SharePoint User Experience – HBR Blog: Don’t Confuse Engagement with User Experience

SharePoint user experience

With 5 versions under its belt, Microsoft has finally given its flagship collaboration platform a much needed bit of love and attention for the SharePoint user experience and importantly user engagement aspect of its product. More on this in future posts.

SharePoint user experience improvements

Fig1 On the left for those that don’t remember or who have not had the pleasure, SharePoint Portal Server 2001 and on the right is SharePoint 2013.

Harvard Business Review Logo

We did find this blog post over on the Harvard Business Review (HBR) siteby Michael Schrage brings an interesting correlation to many SharePoint projects out there, where sometimes too much focus has often shifted away from delivering business value and engagement, to making it ‘look nice’.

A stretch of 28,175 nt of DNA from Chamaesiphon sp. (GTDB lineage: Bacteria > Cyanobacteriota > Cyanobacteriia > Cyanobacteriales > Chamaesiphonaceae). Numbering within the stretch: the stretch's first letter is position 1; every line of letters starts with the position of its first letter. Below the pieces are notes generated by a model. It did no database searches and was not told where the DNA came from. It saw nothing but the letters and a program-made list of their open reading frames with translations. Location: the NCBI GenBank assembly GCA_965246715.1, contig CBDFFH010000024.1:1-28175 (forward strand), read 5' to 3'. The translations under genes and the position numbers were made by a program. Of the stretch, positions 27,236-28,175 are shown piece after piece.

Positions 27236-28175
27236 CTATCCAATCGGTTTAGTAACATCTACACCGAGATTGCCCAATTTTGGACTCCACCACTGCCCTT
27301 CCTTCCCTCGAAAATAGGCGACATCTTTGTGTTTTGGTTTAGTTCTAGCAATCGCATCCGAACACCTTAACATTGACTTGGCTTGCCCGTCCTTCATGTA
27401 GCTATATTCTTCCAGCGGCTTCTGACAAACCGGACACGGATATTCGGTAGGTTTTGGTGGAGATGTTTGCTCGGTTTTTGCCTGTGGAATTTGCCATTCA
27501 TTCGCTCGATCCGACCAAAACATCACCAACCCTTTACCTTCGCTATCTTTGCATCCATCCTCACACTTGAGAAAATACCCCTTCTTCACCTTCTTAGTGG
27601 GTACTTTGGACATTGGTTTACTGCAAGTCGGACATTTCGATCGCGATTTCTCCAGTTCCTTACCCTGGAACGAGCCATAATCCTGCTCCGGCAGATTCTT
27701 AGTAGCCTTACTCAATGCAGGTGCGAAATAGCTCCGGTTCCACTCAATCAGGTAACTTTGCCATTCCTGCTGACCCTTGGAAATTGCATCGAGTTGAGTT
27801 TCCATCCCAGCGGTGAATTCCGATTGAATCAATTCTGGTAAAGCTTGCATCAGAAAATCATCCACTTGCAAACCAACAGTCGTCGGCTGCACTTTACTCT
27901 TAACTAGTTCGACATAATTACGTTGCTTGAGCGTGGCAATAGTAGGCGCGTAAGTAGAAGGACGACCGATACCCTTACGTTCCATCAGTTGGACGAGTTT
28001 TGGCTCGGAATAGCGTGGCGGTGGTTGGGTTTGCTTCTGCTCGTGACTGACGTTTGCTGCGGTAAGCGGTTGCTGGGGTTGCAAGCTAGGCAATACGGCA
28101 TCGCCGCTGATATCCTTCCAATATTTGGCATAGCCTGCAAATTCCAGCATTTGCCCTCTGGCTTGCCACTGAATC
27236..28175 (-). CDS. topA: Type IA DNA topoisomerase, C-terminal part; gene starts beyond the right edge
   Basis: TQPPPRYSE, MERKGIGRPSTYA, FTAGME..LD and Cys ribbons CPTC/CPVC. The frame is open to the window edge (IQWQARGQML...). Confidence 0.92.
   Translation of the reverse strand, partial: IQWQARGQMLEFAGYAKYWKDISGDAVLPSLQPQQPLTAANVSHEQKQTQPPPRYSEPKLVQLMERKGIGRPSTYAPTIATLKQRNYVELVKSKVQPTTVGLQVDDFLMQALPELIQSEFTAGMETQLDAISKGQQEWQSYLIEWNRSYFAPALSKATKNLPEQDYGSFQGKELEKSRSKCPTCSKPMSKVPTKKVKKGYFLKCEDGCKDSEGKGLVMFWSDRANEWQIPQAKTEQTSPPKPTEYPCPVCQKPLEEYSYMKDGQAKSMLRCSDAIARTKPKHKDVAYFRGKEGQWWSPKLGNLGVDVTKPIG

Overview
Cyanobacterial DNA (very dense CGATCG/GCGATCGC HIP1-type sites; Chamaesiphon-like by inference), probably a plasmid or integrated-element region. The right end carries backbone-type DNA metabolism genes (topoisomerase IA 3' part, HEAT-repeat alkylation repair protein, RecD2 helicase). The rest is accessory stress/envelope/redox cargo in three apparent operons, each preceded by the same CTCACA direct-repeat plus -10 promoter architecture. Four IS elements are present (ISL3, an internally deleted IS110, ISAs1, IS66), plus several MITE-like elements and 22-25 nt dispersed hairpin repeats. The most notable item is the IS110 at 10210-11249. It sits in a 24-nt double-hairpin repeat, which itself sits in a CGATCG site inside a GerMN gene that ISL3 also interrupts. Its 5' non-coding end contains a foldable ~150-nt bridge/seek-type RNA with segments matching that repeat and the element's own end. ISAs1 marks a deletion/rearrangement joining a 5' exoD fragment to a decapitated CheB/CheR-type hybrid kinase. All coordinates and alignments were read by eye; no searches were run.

As this blog argues, the UI you put in place shouldn’t be at the expense of user engagement.

A key issue we think however is that SharePoint has suffered historically from little ‘engagement and usability focus’ when it built by Microsoft, up to and including the current SharePoint 2010 platform arguably. This has led to the platform not being intuitive to use and exploit for business value without a lot of hard work, often customisation and or a lot of end user training. The out of the box experience can feel a bit ‘clunky’ at times.

With SharePoint 2013, Microsoft have clearly started to address this with a much improved focus around the user experience and engagement.

For more information on the changes you can expect to see in SharePoint 2013, then do get in touch with the team here to discuss further.

By Andrew Walmsley

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